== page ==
You have two choices when it comes to expectations; you can either fight them, or help reset them. Advent worship is a time where you may have to do more talking/teaching from the stage. Find ways to remind your people that we don't sing for nostalgia's sake and we most definitely worship because all the stores have more stuff we can buy. That may seem simple, but your people need to hear that. Helping them have a right view of Advent worship is supposed to be will head off some of the critiques that come at Christmas time.

#2. DON'T BE STUBBORN (musical or otherwise)
Some of this we bring on ourselves. Look, Christmas carols are some of the most well-known songs in the history of music. I guarantee more of your people know "Joy To The World" than "Oceans." In fact, if you spend most of the year complaining that your people don't sing, you probably should be a little bit more grateful when Advent rolls around. 'Cause people will sing.

But a lot of us won't let them because we're too stubborn about it. Yes, some carols are hard to play and yes, adding Christmas songs to your list may not feel as "cool," but your people need someone who can pastor them past the nostalgia and into the gratitude for Jesus.

You're going to be tempted to complain, but guess what? Everybody is stressed at Christmas time. Don't come home to your family and tell them all the reasons why your job is so hard. Don't bite their heads off when they ask you questions. You're going to feel stress, but if you want to protect the people who love you, you won't come home and unload every single thing that's hard about your job.

On the way home, take an extra ten minutes in the driveway to disconnect from the work thing. When people ask you how Christmas planning is going, tell them "Great!" Because I can promise you no one - your friends, family, congregants - wants to hear you complain about a job where you get to make music for a living.

If you're able, take some time off immediately after Christmas. Have a guest leader come in so you can get out of town or just stay home for a day or two. This will allow you to recharge and rest up, which will make you that much better of a worship leader when you come back to work.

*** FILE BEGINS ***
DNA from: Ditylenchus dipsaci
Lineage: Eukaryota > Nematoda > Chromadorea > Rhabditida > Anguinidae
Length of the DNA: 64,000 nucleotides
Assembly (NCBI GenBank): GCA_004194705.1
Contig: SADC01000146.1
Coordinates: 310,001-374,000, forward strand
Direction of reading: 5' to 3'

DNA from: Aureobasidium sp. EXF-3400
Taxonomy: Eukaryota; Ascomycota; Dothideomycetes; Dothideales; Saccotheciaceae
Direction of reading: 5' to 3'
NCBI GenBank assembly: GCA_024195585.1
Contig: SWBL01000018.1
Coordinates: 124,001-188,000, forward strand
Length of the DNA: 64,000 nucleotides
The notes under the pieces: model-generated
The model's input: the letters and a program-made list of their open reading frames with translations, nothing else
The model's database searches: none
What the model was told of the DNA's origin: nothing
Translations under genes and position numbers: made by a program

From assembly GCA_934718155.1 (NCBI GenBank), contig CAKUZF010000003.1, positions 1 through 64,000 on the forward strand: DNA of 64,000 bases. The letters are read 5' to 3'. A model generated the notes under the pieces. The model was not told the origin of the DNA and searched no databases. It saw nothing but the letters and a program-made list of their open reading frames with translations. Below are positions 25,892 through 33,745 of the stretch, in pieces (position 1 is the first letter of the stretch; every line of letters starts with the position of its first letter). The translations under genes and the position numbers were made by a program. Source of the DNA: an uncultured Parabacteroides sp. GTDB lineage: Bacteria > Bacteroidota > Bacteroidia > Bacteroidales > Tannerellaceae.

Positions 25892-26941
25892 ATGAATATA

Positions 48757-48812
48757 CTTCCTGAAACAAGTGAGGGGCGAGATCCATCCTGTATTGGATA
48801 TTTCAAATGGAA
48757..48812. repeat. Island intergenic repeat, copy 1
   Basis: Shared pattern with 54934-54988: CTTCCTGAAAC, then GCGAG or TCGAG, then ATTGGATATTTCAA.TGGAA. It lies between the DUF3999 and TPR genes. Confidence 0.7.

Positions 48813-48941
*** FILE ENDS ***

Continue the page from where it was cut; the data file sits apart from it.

And Christmas holidays don't count. Yes, they are days "off," but they're pretty busy. Find some time the week after Christmas to take a few personal days and recuperate. Your family and your church will be grateful for it.

What other tips do you all have for coping with Christmas?

SUIT CHURCH (or...what i learned from a sell out worship leader)

There was this worship leader. And he was cool.

He wrote great songs, had hair that spiked up just right and always wore black t-shirt, ripped jeans and combat boots. And he played a guitar I'd never heard of.

Like I said, he was cool.

He was also a little bit famous. At least in Texas, he was known as a great songwriter and worship leader and would frequently pop up at big conferences and concerts. I loved his CDs and, on a few occasions, even tried to write songs like him. (Big mistake, by the way.)

And then, he disappeared. He wasn't at summer camps. He didn't make records. He wasn't online. And worst of all, no one was talking about him. (Gasp!)

Then he showed back up. At a big church. Like, a BIG one. The guitar was gone. The hair wasn't as spiky. He was wearing a suit and leading songs in front of a choir, holding a microphone. I couldn't believe it. What a sell out, I thought. I couldn't imagine what had happened. How had they convinced such a super cool guy to become a company man?


I regret being so incredulous back then. Because here's what I've learned from that Sell Out Worship Leader...

God called him to suit church - so he put on a suit.

This thing we're doing - singing and planning and rehearsing and waking up early and going to meetings - is about the people. It's not about my personal preference. It's not about making sure my songs get applause. It's not about building a band I can take on the road.